Peter Schiff, the economist who predicted the 2008 financial crash, once observed that government is a one-trick pony: the only trick it knows how to do is raise taxes. This time, the “trick” is on Honolulu taxpayers who actually thought their government would honor a promise not to use city dollars for rail construction.

It once cost Congress $6.4 billion dollars to put astronauts on the moon. Today, you need more than $8 billion to go from Kapolei to Honolulu.

What began as a transit system has now evolved into an organic creature with wants and needs of its own that neither politician nor citizen can bring under control: Traffic, jobs, big contracts, political donations, community health, even Honolulu’s international prestige, are all on the line.

HART Rail Stadium Aiea aerial construction.

The rail project creeps closer to downtown with construction of a station in Aiea.

Cory Lum/Civil Beat

No one can kill rail, but strangely, no one can seem to finish it either. Much like the late UK Defense Minister Duncan Sandys once said of an unpopular jet procurement, when it comes to rail, “Unfortunately, it has gone too far to cancel.”

There’s an impolite term we use for things like this: Too big to fail.

Don’t get me wrong, this is not about pointing fingers at political parties or personalities. The real problem has to do with the fact that we are not being realistic about the kinds of commitments we are buying into.

Honolulu rail proponents have been trying to square a circle in pitching the ongoing project as somehow affordable or cost-controlled. Historically, however, the pattern of most major infrastructure projects has been to exceed initial cost estimates by significant amounts.

In 2009, Bent Flyvbjerg, a professor at the Oxford Saïd Business School, reviewed 58 rail projects in 20 nations across five continents, and discovered an average cost overrun of 44.7 percent.

Why are rail and other big infrastructure projects generally more expensive than first billed? First, as illustrated by the moon race example, currency debasement — or more crudely, “inflation” for the non-wonks — affects the purchasing power of money as time passes.

What began as a transit system has now evolved into an organic creature with wants and needs of its own that neither politician nor citizen can bring under control.

In our current climate, because the Federal Reserve has stated that it wants an inflation target of 2 percent per year, the dollar will probably always lose at least 2 percent of its purchasing power annually. The inflationary pressures that make it expensive for you to buy and build a new house in Honolulu are the same pressures that make a decade-plus big infrastructure project a fiscal headache for policymakers and taxpayers alike.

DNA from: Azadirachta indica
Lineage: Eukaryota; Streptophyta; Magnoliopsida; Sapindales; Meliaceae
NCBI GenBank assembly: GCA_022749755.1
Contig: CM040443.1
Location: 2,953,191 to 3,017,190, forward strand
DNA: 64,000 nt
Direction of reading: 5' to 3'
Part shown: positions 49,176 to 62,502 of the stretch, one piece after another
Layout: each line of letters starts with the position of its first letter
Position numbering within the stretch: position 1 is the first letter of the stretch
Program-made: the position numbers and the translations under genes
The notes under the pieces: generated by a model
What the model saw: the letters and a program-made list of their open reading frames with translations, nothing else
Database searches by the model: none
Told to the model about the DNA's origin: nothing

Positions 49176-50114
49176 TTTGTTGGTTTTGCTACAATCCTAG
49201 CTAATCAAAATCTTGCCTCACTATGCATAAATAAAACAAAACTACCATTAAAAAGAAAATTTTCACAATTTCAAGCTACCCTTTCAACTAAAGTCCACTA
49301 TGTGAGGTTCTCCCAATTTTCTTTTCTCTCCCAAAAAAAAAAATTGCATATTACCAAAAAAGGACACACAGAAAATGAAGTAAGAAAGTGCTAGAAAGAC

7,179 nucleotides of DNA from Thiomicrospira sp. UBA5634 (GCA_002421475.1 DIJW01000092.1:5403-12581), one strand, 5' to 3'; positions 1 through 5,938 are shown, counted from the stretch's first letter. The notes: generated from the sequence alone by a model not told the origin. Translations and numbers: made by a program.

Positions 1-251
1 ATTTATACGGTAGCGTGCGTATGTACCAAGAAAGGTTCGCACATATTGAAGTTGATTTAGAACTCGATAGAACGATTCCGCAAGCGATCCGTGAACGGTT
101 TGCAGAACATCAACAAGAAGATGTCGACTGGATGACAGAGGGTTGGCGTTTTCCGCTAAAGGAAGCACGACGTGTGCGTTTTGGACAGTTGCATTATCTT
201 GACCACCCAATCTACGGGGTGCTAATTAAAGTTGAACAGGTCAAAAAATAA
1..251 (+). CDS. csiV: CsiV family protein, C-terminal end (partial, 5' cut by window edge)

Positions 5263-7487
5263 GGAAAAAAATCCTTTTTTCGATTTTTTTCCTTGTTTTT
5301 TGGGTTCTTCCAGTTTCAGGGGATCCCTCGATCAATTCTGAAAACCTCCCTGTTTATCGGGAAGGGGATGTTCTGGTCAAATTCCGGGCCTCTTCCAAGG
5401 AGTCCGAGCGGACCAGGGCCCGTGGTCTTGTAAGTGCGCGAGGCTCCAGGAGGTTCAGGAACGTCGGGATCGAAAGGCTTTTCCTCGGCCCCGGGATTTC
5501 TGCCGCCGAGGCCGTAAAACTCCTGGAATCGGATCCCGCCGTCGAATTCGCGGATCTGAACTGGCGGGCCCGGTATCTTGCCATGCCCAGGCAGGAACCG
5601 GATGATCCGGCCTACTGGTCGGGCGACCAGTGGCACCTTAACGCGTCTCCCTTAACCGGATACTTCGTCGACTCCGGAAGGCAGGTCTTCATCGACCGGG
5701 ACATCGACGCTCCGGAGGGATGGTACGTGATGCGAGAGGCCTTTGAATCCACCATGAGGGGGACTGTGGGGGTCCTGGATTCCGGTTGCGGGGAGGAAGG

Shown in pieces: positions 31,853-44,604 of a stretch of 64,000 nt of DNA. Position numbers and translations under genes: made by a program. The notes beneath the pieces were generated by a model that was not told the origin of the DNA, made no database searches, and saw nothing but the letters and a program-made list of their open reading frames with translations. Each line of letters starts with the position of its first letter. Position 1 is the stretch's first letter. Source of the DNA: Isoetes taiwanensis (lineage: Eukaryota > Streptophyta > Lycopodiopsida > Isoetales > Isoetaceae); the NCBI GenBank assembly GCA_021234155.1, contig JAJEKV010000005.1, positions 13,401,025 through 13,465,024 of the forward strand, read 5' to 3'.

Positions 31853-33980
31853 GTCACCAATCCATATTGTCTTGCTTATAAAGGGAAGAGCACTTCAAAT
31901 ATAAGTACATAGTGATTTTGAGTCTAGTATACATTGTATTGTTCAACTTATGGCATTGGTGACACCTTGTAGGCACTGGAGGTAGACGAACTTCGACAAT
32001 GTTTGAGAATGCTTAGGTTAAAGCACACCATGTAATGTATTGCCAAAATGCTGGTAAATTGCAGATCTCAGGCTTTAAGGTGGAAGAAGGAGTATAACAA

Second, and more importantly, cost estimates are often low-balled to make big ticket projects more digestible to the public.

Flyvbjerg’s study warns that communities and stakeholders “should not trust the budgets, patronage forecasts, and cost-benefit-analyses produced by promoters of major infrastructure projects … The most effective planner … is sometimes the one who can cloak advocacy in the guise of scientific or technical rationality.”

For taxpayers, when it comes to government planning, being skeptical is always the best insurance policy.

Honolulu residents may be complaining that city leaders lied to them, but they need to be prepared for the fact they have certainly not seen the last of broken promises or local tax liabilities for rail. If they still want it, they’re going to pay for it.

The Federal Transit Administration is controlled by a Republican administration, not Democrats. Sen. Daniel Inouye is no longer around to make the taxpayers of the other 49 states pay for Hawaii’s ideas, and Hawaii’s congressional delegation lacks the seniority to bring home the bacon in Trumpworld.

Even worse, taxpayer-funded bailouts are very much like potato chips: Betcha can’t eat just one. Problems aren’t solved by throwing more money at struggling projects any more than eating more carbs can satisfy someone with insulin resistance. The moral hazard of any public project surrounded with the expectation that others will use it, others will pay for it, and yet somehow, all us will collectively benefit from it, is a dangerous slope for democratic governance.

We have every right to be upset with Honolulu leaders for breaking promises to residents, but the real question we should be asking is why do we keep believing the same lies from different politicians?

In life, there is no such thing as a free lunch. “Free,” when we read between the lines, always means someone else is paying for it. In Hawaii, we have become dependent on a theory of governance that the cost of mistakes should be socialized to the public and the rewards for success should be privatized to a handful of already wealthy or connected individuals.

The Honolulu rail project was supposed to get us out of traffic. In the end, it’s only getting us into trouble.

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